I have never been a supporter of speed cameras. I always viewed them as more about getting revenue from automobile drivers than promoting safe driving. It should be noted that in the fiscal year ending last June 30, speed cameras generated $77 million. That’s twice as much as the state collected in alcohol taxes.
Maryland is one of twelve states that uses speed cameras to issue speeding tickets. Forty-one communities in the state participate in the program. The three year old program has been criticized by a recent audit for inadequate monitoring, using cameras without conducting sufficient testing to guarantee the accurate recording of a vehicle’s speed, and failure to have cameras calibrated independently. Auditors also found that in a pilot program from October 2009 to June 2010, only 44% of the violation photos were readable. Despite official criticism, the program has continued to hand out erroneous tickets and rake in dollars by the millions.
Maryland law governing the speed camera program states: “if a contractor operates a speed camera system on behalf of a local jurisdiction, the contractor’s fee may not be contingent on the number of citations issued or paid.” Nevertheless, Baltimore County recently switched from a flat fee to a per-ticket contract. Officials have gotten around the law by a legal maneuver that reasons the local government is technically the operator of the speed cameras and the vendor is merely under contract to provide support services. Obviously, any contract that puts a profit on issuance of tickets can expect no public trust in the system.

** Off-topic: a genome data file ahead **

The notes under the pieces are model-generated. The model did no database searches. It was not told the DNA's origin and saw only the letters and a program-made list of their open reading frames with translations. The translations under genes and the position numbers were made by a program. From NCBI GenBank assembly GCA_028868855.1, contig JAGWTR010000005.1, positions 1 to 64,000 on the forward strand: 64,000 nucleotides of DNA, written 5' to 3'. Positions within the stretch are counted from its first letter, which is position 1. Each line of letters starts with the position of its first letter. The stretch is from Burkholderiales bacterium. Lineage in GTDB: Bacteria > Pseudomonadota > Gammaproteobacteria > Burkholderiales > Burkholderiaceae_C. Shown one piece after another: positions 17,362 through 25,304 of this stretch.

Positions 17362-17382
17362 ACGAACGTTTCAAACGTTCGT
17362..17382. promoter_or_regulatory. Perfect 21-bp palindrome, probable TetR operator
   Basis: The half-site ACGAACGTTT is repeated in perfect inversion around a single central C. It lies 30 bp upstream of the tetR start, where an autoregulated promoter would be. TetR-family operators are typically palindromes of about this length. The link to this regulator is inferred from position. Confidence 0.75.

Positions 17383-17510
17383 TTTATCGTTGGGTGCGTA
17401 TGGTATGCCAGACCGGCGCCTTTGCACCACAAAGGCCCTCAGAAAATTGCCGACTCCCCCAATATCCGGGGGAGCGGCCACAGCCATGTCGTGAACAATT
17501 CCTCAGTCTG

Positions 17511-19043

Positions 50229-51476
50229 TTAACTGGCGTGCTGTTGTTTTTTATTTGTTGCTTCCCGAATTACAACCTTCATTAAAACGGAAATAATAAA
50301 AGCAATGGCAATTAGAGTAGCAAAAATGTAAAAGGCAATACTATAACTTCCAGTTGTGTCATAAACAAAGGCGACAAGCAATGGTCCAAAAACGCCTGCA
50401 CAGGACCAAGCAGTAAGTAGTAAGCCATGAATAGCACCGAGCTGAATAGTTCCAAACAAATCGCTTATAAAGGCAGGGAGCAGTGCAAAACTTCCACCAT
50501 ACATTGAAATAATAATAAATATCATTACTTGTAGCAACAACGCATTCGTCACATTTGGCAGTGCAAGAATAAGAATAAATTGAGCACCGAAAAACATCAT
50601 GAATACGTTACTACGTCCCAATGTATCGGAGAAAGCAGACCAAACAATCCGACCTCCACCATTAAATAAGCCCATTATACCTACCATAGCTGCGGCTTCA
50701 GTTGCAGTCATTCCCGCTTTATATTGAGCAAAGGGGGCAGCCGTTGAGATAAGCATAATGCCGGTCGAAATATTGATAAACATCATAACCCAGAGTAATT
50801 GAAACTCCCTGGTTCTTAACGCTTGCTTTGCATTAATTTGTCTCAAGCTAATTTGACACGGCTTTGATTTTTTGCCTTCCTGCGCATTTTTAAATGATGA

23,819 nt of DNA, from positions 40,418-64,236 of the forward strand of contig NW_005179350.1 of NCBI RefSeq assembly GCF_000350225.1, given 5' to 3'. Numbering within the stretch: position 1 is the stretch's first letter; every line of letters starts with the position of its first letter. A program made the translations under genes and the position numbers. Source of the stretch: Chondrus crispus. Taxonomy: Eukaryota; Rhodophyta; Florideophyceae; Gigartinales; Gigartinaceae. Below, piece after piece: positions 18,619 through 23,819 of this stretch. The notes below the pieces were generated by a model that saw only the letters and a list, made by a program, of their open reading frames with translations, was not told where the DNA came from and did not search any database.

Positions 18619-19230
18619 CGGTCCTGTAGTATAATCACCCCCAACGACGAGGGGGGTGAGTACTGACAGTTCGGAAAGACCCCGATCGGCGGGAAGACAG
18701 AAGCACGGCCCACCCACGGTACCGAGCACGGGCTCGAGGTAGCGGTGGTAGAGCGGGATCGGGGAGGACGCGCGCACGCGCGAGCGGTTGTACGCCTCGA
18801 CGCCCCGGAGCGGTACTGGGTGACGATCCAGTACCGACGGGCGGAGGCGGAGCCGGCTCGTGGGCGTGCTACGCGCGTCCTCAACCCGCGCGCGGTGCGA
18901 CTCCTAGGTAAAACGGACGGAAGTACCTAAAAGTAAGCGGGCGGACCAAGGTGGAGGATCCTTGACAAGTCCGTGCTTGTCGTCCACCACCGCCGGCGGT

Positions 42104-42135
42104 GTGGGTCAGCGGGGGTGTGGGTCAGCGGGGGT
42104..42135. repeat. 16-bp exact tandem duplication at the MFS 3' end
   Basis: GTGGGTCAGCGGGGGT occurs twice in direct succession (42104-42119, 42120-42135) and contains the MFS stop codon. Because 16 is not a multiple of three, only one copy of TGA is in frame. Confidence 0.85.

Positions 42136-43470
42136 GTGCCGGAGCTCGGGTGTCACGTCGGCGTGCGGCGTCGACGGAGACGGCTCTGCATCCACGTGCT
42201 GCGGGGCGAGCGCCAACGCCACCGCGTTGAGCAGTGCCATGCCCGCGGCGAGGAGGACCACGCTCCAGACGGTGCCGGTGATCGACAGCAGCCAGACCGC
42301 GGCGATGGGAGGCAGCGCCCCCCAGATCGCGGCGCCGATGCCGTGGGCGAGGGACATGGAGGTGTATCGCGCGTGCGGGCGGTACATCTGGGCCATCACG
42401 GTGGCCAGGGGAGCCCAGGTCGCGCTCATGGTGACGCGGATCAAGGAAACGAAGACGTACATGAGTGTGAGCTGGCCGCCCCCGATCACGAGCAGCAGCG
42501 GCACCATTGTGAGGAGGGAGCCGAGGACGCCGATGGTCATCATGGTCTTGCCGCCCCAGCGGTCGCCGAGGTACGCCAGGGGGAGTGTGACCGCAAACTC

The law states that tickets can be issued to vehicles recorded going at least 12 miles over the speed limit. The camera is supposed to snap two pictures a fraction of a second apart, showing the car, its license plate, and a stationary object. Many of the photos are unreadable. Many are issued erroneously attesting to false rates of speeds. While Baltimore City’s system gives motorists two precise time-stamped photos as evidence of speeding, Baltimore and Howard Counties, as well as the State Highway Administration give motorists photos with times rounded off to seconds, proving only that the vehicle drove past the cameras, but not proving the vehicle was speeding.
As for the program’s effect on curbing speeding, many law enforcement officials have noted that while the cameras make motorists reduce speed, many increase their speed as they leave the zone.
Legislation has been introduced to address the program’s inaccuracies,
absence of standard practices, as well as its inefficiencies. I will keep you posted on these legislative developments.